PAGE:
With petroleum prices reaching record levels, the Oil and Gas Mining Policy Division of the World Bank has initiated a study on the state of government-owned or national oil companies (NOCs) to ascertain their efficiency and competitiveness vis-à-vis private ones.

The study will cover the corporate governance and value creation efficiency of leading state-owned oil companies, which are estimated to control approximately 90 per cent of the world's oil reserves and 75 per cent of production. In the light of increased global oil prices, the World Bank has already advised all governments to open up their petroleum sectors for foreign and private investment.

Connecticut: Gas, airfare costs don't slow travel plans for lawmakers

High fuel prices and airline fares have many residents curtailing their summer vacations, but some part-time state lawmakers are still making plans for taxpayer-funded travels.

According to the state Office of Legislative Management, nearly two-dozen legislators and their staffs have signed up to attend professional development conferences in New Orleans; Napa, Calif.; and other out-of-state locations.

Carlos Ghosn: Powering ahead regardless

Brazilian super-boss Carlos Ghosn has a plan to beat the energy crisis — he’s pushing both Renault and Nissan into making electric cars. But isn’t his initiative too little, too late?

Fuel costs keep historic military planes from flying

The mission of the Commemorative Air Force is to restore and fly military aircraft. But high fuel costs, a shortage of income and a doubling of insurance costs for the aircraft this year have forced the wing to say no to families who call asking for a flyover at veterans' funerals, Duncan said.

A grease shortage worries biodiesel makers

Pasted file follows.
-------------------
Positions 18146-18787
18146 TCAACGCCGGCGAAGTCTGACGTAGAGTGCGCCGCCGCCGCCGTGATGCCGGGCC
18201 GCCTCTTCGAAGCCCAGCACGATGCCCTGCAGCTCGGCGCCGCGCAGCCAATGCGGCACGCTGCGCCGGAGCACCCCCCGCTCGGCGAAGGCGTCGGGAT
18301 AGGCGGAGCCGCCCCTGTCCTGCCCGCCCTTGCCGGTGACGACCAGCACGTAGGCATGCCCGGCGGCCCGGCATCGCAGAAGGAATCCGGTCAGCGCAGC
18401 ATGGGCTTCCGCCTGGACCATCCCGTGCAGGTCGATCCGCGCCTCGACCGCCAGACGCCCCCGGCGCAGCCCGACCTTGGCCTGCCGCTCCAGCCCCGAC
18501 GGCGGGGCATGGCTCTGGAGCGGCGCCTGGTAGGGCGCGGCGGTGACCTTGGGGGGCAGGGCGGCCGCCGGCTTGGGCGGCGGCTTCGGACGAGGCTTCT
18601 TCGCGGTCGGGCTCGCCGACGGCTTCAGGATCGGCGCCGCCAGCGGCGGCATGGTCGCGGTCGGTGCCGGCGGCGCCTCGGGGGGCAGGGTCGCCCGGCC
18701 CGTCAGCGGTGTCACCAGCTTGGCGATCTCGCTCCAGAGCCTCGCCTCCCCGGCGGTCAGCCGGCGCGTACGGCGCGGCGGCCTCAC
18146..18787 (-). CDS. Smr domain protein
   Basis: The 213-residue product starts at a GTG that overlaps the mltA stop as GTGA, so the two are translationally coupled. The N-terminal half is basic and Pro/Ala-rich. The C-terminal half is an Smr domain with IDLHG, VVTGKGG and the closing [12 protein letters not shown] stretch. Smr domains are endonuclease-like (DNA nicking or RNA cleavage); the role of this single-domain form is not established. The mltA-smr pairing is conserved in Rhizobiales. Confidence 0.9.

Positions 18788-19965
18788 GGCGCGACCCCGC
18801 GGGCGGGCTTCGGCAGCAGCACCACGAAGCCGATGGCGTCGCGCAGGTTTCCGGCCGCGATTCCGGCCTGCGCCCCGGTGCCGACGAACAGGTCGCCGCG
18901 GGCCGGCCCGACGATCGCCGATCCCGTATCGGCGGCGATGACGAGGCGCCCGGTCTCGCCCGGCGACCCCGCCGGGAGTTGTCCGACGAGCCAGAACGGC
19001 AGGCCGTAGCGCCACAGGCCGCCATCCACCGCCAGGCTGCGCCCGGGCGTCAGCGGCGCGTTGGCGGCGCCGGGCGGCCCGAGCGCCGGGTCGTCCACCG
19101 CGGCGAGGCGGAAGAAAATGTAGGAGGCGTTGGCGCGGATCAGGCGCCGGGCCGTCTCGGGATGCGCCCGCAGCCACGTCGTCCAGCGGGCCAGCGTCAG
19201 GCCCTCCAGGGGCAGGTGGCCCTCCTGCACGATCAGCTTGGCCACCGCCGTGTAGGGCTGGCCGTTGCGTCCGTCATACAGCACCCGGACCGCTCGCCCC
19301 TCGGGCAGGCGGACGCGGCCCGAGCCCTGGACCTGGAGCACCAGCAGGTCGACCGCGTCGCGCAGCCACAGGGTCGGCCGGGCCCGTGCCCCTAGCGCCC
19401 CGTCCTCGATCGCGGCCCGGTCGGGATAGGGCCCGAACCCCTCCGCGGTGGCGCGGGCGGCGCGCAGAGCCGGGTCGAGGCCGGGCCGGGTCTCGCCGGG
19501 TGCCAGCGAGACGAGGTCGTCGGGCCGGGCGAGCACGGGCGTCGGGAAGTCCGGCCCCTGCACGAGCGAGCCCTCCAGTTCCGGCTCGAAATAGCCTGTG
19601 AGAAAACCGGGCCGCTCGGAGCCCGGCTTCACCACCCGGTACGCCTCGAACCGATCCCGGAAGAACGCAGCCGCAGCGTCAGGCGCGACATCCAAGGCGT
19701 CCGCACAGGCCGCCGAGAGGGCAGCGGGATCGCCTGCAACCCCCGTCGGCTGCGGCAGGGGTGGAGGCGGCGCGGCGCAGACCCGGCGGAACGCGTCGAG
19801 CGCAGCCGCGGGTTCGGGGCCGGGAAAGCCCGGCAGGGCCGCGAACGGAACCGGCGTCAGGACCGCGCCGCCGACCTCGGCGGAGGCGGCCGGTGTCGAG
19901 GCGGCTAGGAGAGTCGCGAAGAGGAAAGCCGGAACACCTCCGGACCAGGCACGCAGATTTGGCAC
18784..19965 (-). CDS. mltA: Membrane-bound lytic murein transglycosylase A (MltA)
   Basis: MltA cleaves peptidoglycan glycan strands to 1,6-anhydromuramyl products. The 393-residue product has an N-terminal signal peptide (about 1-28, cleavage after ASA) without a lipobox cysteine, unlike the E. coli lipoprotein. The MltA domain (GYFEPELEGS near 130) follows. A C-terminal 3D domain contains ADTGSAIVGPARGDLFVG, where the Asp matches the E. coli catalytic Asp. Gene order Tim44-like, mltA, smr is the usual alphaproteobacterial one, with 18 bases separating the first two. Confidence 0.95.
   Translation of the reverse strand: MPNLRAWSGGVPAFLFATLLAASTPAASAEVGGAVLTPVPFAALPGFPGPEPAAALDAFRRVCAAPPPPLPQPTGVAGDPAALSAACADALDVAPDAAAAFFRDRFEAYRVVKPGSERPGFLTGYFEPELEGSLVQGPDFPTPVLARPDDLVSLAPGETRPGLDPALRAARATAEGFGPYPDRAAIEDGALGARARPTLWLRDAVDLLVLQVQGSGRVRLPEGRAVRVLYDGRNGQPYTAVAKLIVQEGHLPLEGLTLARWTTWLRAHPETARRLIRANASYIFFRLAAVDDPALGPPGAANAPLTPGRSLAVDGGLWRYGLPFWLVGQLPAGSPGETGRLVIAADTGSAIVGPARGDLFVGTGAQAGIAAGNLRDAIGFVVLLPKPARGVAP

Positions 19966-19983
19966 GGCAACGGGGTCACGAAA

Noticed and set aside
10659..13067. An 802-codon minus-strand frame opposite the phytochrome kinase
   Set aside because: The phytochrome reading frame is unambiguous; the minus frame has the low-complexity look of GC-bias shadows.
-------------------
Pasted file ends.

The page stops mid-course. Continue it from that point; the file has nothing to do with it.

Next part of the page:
There's a shortage of fryer grease in America.

Thieves pilfer it by the gallon. Investors wage a bidding war for every golden drop. Add to that the soaring price of soy and canola seed, and you can understand why 26-year-old Libby Rodgers, who hopes to launch a biodiesel company, won't reveal the sources of her blend.

"I don't want to shoot my mouth off," says Rodgers, who collects grease from places around Prineville that she won't name. "I can't say too much about my feedstock. It is just so competitive."

Not long ago, restaurants might have paid Rodgers to haul away their oily dribbles. But with a runaway commodity market and growing friction in the food vs. fuel conflict, secondhand grease has become the diamond of gemstones to biodiesel brewers.

Tire shortage a big problem for companies that use heavy equipment

"You know, you've got all these emerging nations … that are all growing like crazy, and they're developing infrastructure," he said. "And so those tires are being demanded like never before all over the world. So it keeps the supply short for tires that aren't made in big quantity, and also it keeps the price high across the board."

Clean energy plant may boost oil recovery

Oil giant BP and Rio Tinto, one the world’s largest mining companies, plan to spend nearly $2 billion to build a clean energy plant in Kern County that will bury greenhouse gas emissions in nearby oilfields.

Iraq talks with Kuwait, Iran on shared oil - report

DUBAI (Reuters) - Iraq, home to the world's third largest proven oil reserves, is in talks with neighbouring Iran and Kuwait to reach a deal to pool shared oilfields, the London-based Asharq al-Awsat reported on Sunday.

"Iraq has entered negotiations with Kuwait and Iran," it quoted Iraqi Oil Minister Hussain al-Shahristani as saying.